sensor array.
In order for the system to track in real time, all the tracking process events as shown in Fig. 5 had to
occur rapidly in series.
One of the most important parameters within the LTS was the scale factor used to relate the required
pixel displacement with the voltage applied to the galvanometer mirrors. If the scale factor was too
large, the system would fail to remain fixed on the centre of a static ball, causing a circular saccade
around the centre of the ball. Consequently, if the scale factor was too small, the maximum target
velocity that the system could track would be reduced accordingly.
Two different approaches were used to achieve the scale factor: a fixed scale factor and an adaptive
scale factor. This paper will report the fixed scale factor since the system was found to operate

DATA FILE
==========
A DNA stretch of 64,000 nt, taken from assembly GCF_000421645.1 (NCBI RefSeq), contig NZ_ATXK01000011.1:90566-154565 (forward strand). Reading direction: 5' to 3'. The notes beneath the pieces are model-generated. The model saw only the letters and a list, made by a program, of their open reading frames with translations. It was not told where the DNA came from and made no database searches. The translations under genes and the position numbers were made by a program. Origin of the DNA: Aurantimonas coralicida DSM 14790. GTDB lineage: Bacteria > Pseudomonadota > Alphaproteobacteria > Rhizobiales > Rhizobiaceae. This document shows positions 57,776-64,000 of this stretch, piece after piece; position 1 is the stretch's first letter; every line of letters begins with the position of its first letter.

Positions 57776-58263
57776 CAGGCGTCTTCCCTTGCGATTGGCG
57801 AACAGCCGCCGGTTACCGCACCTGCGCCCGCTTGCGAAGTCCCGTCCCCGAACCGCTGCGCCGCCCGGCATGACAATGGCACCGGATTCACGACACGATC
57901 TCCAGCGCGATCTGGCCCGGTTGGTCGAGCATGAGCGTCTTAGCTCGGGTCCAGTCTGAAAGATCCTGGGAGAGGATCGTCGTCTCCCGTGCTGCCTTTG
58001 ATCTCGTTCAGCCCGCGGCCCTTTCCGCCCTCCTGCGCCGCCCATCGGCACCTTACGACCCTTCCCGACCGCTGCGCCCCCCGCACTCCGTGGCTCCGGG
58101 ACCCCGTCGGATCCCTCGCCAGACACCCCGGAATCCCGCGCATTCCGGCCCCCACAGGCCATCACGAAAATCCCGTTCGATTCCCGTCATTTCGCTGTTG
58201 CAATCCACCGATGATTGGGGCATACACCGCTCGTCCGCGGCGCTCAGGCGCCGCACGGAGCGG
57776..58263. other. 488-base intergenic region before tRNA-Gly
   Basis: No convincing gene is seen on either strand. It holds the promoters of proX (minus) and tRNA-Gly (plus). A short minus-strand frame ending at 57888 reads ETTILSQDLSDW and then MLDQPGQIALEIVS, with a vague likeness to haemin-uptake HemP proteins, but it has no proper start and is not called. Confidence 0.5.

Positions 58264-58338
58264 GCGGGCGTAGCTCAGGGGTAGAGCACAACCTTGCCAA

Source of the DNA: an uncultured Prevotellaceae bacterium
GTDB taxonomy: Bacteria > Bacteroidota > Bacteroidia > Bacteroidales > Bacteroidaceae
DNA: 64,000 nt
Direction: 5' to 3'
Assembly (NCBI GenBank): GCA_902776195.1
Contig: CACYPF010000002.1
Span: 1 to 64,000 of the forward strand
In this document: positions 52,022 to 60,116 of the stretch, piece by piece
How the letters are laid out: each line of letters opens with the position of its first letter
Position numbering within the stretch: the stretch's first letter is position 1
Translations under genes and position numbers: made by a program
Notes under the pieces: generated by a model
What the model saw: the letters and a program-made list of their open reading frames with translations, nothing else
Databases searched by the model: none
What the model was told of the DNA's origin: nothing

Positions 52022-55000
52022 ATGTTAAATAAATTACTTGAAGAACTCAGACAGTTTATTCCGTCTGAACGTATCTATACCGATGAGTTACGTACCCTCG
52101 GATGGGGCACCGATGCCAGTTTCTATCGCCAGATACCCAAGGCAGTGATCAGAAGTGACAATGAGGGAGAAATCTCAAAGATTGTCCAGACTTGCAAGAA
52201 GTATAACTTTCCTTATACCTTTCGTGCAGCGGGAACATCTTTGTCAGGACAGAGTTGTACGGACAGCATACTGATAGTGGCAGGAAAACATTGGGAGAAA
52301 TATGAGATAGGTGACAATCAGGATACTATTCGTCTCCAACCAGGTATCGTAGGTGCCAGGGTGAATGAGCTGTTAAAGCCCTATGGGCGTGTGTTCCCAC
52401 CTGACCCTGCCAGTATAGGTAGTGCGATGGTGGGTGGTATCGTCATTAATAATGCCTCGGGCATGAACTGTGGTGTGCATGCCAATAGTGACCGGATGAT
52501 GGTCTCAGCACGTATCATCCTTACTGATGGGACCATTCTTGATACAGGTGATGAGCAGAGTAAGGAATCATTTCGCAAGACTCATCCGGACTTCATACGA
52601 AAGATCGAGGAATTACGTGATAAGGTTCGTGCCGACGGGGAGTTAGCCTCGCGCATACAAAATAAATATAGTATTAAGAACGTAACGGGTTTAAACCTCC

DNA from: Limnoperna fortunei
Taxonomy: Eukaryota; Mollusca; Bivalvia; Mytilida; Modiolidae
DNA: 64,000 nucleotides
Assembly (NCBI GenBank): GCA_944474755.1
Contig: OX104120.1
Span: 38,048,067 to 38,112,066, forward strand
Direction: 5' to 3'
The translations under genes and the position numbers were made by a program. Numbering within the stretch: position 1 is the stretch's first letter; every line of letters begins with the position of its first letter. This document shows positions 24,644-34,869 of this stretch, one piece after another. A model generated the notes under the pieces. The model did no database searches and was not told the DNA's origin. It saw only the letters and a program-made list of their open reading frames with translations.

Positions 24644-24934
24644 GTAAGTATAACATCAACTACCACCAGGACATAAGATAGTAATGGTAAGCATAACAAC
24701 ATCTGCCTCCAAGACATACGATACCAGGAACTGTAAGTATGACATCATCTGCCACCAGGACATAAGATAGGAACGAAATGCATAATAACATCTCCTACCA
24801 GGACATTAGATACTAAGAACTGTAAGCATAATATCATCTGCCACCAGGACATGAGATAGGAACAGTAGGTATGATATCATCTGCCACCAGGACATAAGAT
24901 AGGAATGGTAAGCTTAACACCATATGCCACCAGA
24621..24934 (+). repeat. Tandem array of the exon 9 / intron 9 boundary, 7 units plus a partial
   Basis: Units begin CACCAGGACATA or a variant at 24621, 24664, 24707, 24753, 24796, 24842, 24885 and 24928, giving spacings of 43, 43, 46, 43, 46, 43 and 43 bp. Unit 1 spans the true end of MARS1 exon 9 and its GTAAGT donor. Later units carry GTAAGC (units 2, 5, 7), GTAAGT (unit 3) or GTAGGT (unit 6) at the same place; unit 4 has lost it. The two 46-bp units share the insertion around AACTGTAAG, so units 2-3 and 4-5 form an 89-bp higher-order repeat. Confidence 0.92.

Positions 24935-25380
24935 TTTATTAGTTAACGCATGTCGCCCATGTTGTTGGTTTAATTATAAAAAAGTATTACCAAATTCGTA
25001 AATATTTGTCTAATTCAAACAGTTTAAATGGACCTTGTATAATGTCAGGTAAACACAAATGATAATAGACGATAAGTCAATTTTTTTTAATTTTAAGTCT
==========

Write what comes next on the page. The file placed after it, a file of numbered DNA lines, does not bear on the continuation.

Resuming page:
quickly and efficiently using this. Further work is required for the adaptive scale factor.
Fixed scale factor
The fixed scale factor was computed in two stages. In the first stage a target of known diameter was
imaged within the camera FOV at a given stand-off distance. From software-based image
interrogation a ratio of pixels per millimetre could be established for each of the x and y axes of the
camera array.
The second stage was required to relate the voltage applied to the galvanometer mirrors to the
corresponding linear movement of the central laser spot at the same stand-off distance. This was
achieved using a similar method as used in the first stage, by positioning a target of known diameter
within the FOV. Because of the physical offset between the orthogonally aligned galvanometer
mirrors along the laser beam path, the ratio for adjustment in the vertical axis was found to be
different from that in the horizontal axis. By combining both stages of the computation for the scale
factor, a relationship between the galvanometer mirror voltage and imaged pixel dimension was
established. This enabled the system to calculate and apply an appropriate voltage to the